That makes a lot of sense. I've had my fair share of rocketry failures, so I understand. Since we just started this club at our university and by some miracle received funding, we don't want to kill our reputation because of a failed first launch. A certain faculty member really believes in us and went through a lot to get us the resources we needed. For our first competition, it makes sense to play it safer and do less of our own "home grown" electronics/software.

Thank you for the suggestions cerving - I will look those up!
 
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CORZERO

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If you want FPV, follow these guys. Everything they achieve, can be achieved with rocketry, just apply yourself:

[video=youtube;CTZvqen8tJY]https://www.youtube.com/watch?v=CTZvqen8tJY[/video]
 

CORZERO

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I apologize for the above post. If those who are interested in the above wish to partake in the next wallet-draining hobby, please refer to this post:

[video=youtube;FHtw6g3DkQo]https://www.youtube.com/watch?v=FHtw6g3DkQo[/video]

Then watch this:

[video=youtube;VUu_oRj38uQ]https://www.youtube.com/watch?v=VUu_oRj38uQ[/video]

Welcome to another dimension......
 

cerving

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+1 with Keith on this. Rolling your own telemetry can be a fun project, I've seen a lot of university projects in SoCal that do just that. I've also seen university projects go wayward, or get stuck 5' in the ground... go with a proven commercial product for deployments and tracking. [The disclaimer...]I make commercial stuff too, and believe me there's a lot of flight testing involved before anything ever gets out in the wild, and even after that you can occasionally run into something that you'd never find with just a few flights. It usually takes about a dozen test flights with everything from little 24mm motors up to L2 motors to get above Mach before you can feel confident with the software in a new deployment controller. If you're trying to do this in a university setting, that testing just isn't gonna happen; you most likely don't have the time, space, or the rockets & motors to test it.

First off, I strongly encourage the use of a commercial flight computer to deploy the recovery systems. The combination of a single-board hardware design with software that has flown thousands of flights reduces the safety risks associated with the hardest part of any rocket flight.

I also encourage the use of a commercial tracker of some kind;...
 

jderimig

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This is a UNIVERSITY engineering project not a private enterprise. The primary objective is to learn first, succeed 2nd. Design and build your own system. Use commercial OTS units as benchmarks. Test both. Embrace the opportunity for failure in the pursuit of learning.

But yes, this approach increases the risk of some failure.
 
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cerving

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My suggestion is to use a commercial product for the recovery, possibly the tracking, and then you can concentrate on the telemetry which is the primary objective. Although success may not be the primary objective, the cost of failure has to be weighed too... loss of time and money. If you want to do deployments too, great, but have your controller ride along as a backup unit for a commercial unit for a few flights until you're satisfied that it's ready.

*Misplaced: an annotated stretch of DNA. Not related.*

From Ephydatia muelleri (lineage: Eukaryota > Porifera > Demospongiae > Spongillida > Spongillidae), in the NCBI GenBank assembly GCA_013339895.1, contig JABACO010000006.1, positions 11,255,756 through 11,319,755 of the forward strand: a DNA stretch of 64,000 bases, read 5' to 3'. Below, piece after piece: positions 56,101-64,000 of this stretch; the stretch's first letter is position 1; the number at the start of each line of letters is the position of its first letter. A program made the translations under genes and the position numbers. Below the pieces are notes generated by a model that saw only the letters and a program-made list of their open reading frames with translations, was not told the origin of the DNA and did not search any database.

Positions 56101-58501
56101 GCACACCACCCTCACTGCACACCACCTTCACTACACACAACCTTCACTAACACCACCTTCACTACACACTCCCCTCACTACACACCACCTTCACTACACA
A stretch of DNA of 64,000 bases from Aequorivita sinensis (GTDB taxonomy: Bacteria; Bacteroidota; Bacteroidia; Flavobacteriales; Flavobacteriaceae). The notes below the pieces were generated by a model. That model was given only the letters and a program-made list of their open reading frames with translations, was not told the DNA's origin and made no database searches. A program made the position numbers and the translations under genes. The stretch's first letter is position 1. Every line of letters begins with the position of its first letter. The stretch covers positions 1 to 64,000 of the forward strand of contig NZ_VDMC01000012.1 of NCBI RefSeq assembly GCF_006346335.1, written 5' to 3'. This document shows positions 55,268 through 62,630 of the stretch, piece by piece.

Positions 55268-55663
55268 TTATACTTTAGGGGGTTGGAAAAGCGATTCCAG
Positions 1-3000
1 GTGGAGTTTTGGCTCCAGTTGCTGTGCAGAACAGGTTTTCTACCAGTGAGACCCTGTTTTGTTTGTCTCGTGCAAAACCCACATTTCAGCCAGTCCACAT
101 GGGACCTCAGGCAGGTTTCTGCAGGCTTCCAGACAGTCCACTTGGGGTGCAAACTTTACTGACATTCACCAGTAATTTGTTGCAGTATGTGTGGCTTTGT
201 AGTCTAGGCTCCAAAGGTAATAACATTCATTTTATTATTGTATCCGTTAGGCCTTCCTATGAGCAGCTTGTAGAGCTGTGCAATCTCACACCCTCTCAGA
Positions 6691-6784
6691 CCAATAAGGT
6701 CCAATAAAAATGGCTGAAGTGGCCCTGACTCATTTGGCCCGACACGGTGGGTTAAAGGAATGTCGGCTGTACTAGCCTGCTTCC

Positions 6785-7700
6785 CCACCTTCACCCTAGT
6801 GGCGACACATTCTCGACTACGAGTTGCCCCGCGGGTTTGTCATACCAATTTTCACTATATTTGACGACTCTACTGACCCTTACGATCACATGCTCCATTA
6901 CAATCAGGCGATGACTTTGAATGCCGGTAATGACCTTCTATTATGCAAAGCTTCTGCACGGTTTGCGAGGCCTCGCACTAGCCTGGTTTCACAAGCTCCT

jderimig

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My suggestion is to use a commercial product for the recovery, possibly the tracking, and then you can concentrate on the telemetry which is the primary objective. Although success may not be the primary objective, the cost of failure has to be weighed too... loss of time and money. If you want to do deployments too, great, but have your controller ride along as a backup unit for a commercial unit for a few flights until you're satisfied that it's ready.
Chris's advice is correct and better than mine, upon reading the Spaceport America Cup rules up to 100 points is awarded for SRAD (student researched and developed content) but 500 points are awarded based on the success of the flight. Make sure the flight is successful, no contest.
 

FredA

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All the contests I am aware of frown greatly upon splattered rockets.
A safe return is paramount.

Focus on bringing it back safely.
Then add all the bells and whistles you can in the time remaining.
 

Earache

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I've had over 400 students design and fly electronics on rockets. I strongly support the idea that you use commercial for recovery and tracking. Eggtimer Rocketry's stuff is currently the cheapest and has a very high reliability. Since you have to assemble them, there is still a lot of learning involved.

If you want to add your own system for telemetry and sensors for acceleration, velocity, and position, you can. I strongly recommend you use a Teensy instead of an Arduino Uno. It is much faster and more powerful, about the same price, and uses the Arduino development environment. I built and flew a Teensy-based system recently. I didn't have telemetry (but there are several options) but I used an Adafruit Ultimate GPS Breakout #746 for GPS, a SparkFun IMU Breakout - MPU-9250 for acceleration, rotation rate, and orientation, and a Pololu LPS25H Pressure/Altitude Sensor Carrier with Voltage Regulator #2427 for pressure altitude. I wrote all of the data to a microSD. I also had commercial hardware for recovery and GPS tracking. My system easily met your 20+ Hz sampling rate, so what you want to do is possible, but I strongly recommend the Teensy if you want the Arduino envirounment.

Here's a shot of the system.

TeensySystem.jpg
 
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DavidMcCann

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From ten thousand you should be able to easily put down within a mile. That said, crazy stuff does happen.
 

OverTheTop

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It is really tempting these days to do "plug-and"play" development with things like the Arduino (or similar) and the various sensors. It is a great learning experience and goes a long way to developing more capable engineers and technical people. It just seems really easy to get a good result.

Having said that, you often don't know what you don't know. Rocketry can have a lot of this unless you ask a lot of questions and/or are very lucky. You don't want to rely on luck. Using commercial altimeters takes the luck variable out of your recovery. Nobody wants any flying fenceposts.

Keeping the above in mind, don't let it stop you with developing your own stuff. Have fun!